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What Came from the Stars Hardcover – September 4, 2012
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From School Library Journal
“Spielberg, get ready for this boldly imagined outer-space offering.”—Kirkus
“Schmidt, already a best-seller and award winner, should pick up even more fans with this crowd-pleasing fantasy.”—Booklist
“Wonderfully strange. . . . This inventive and memorable story for readers ages 10-15 manages to mingle the quotidian and the movingly supernatural. It's funny, too.”—The Wall Street Journal
"The balance of emotions is flawless."—Bulletin
Top Customer Reviews
Gary Schmidt is a prime example of the depth this genre. I have read every one of his books and have yet to be disappointed. "What Came from the Stars" is a prime example.
On the surface, this novel is Schmidt's foray into science fiction. In reality, it is an examination of loss, forgiveness, and redemption. No spoiler alert here. I am not going to give away the plot. But these plot elements are so deftly woven into the story that they are almost invisible. But by the end of the book, the reader cannot help but feel and understand them. A heck of a lesson for young people.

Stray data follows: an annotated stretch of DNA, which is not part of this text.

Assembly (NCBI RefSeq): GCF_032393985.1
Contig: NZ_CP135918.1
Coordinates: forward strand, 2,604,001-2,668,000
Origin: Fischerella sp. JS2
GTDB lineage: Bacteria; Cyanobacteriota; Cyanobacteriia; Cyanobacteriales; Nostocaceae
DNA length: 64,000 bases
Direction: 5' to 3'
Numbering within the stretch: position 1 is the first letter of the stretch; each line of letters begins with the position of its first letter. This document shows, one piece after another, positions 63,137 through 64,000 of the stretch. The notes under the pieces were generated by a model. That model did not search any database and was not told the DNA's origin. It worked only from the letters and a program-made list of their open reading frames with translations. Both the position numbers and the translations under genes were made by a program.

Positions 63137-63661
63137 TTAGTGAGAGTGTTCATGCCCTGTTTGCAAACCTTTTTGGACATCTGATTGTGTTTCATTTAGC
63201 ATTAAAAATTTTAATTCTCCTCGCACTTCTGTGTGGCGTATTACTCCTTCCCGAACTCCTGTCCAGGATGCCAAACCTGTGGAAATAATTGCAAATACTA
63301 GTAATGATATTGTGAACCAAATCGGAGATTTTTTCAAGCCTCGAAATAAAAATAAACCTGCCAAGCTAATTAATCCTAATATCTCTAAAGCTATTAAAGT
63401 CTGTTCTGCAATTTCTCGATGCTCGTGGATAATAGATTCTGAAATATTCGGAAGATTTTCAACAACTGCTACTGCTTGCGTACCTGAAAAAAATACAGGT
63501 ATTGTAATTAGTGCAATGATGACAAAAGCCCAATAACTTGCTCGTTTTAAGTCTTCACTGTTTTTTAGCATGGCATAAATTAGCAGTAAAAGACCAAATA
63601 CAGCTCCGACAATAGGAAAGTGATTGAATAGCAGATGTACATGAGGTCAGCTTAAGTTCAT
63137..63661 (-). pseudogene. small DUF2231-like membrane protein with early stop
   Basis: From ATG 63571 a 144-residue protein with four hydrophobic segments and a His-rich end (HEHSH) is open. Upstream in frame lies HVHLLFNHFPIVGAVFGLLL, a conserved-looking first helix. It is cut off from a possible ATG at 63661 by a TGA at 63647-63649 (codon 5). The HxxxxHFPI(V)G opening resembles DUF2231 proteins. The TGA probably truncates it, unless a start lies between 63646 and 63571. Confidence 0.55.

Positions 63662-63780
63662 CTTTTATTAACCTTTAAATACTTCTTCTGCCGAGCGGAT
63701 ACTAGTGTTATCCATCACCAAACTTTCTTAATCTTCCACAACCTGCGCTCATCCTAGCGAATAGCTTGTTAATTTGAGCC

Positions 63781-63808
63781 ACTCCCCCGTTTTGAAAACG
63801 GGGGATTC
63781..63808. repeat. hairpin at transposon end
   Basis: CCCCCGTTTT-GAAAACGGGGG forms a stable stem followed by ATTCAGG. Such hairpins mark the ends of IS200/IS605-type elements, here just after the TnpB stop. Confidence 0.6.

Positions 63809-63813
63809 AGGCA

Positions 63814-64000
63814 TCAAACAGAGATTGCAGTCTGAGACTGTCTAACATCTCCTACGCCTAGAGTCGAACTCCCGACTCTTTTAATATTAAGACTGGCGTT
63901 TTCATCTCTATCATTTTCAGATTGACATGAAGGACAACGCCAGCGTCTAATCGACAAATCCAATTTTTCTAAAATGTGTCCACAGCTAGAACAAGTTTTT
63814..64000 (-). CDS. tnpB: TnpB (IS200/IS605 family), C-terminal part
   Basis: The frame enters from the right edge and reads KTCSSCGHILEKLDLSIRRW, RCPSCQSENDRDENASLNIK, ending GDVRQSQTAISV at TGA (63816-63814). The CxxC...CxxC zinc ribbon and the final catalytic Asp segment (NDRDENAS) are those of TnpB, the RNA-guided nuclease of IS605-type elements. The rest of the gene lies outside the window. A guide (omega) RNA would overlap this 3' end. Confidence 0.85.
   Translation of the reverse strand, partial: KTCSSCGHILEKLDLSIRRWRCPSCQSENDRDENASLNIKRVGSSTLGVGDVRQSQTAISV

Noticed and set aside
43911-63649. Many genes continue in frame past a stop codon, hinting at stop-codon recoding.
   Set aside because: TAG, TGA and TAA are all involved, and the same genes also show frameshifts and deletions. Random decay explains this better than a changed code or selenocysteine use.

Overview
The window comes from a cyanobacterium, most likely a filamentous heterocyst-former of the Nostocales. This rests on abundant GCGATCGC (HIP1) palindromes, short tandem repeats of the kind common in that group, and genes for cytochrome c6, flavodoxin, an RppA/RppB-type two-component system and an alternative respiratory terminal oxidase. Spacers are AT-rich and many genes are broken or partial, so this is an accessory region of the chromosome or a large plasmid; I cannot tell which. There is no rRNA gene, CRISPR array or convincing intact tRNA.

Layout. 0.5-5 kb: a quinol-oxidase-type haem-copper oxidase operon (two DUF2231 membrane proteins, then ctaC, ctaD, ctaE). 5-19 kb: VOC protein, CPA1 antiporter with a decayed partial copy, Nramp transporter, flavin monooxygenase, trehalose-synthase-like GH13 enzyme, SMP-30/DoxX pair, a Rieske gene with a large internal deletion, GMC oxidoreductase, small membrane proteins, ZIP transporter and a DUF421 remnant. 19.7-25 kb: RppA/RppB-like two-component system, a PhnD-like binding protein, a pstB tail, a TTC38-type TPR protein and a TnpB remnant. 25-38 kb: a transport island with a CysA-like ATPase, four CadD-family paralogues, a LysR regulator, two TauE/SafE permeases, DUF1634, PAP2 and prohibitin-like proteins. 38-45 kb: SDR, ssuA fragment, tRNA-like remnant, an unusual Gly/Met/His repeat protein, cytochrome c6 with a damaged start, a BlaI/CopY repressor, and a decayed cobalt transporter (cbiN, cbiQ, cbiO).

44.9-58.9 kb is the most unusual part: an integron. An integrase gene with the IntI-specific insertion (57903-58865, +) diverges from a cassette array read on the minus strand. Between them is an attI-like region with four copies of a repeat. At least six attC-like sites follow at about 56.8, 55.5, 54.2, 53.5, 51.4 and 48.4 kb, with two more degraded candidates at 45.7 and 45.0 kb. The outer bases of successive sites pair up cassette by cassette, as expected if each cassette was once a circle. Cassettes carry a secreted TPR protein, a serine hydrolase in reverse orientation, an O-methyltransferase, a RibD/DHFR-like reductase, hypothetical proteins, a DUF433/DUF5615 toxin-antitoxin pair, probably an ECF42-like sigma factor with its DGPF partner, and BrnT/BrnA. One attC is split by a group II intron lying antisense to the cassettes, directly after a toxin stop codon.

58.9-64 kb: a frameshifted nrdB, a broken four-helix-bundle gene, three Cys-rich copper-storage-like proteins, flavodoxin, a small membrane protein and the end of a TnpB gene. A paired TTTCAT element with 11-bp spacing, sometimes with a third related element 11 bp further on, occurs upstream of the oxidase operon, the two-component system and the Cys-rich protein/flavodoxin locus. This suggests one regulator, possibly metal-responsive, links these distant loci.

Schmidt has many valuable qualities as a writer. He has impeccable command of voice. In his two best known books - "Wednesday Wars" and "Okay for Now" - the protagonists' voices are true to their ages and yet are completely different. Written in the first person, the protagonists of both books do not relate their stories to the readers. They tell it as if seated across the dinner table. They are there with you. "What Came from the Stars" is written in the third person, but the reader still gets a vivid sense of Tommy Pepper, the protagonist. This book could not have been written in first person, and Schmidt knew that. In third person, we can ache for Tommy's losses. If written in first person, he could have come across as a complainer or whiner.
Schmidt's most important quality as a writer is a profound respect for his readers.Read more ›
This author has a wonderful gift for writing children's characters. We've seen it in his award winning previous work, and it is full display here. Tommy and Patty Pepper are well rounded, believable characters that will tug at your heartstrings, and their dialogues ring with an authenticity that makes you feel like you are right there with them in the schoolyard navigating the bullies and the lunch room. The author sets the Massachusetts scenery just beautifully, especially at the end, where I totally felt the chilly sea air and could smell the seaweed stink. I could often feel Tommy's terror, and the author uses a combination of some excellent descriptive writing, authentic inner dialogues, and spot on pacing to generate some moments that were truly creepy, even for this adult reader.Read more ›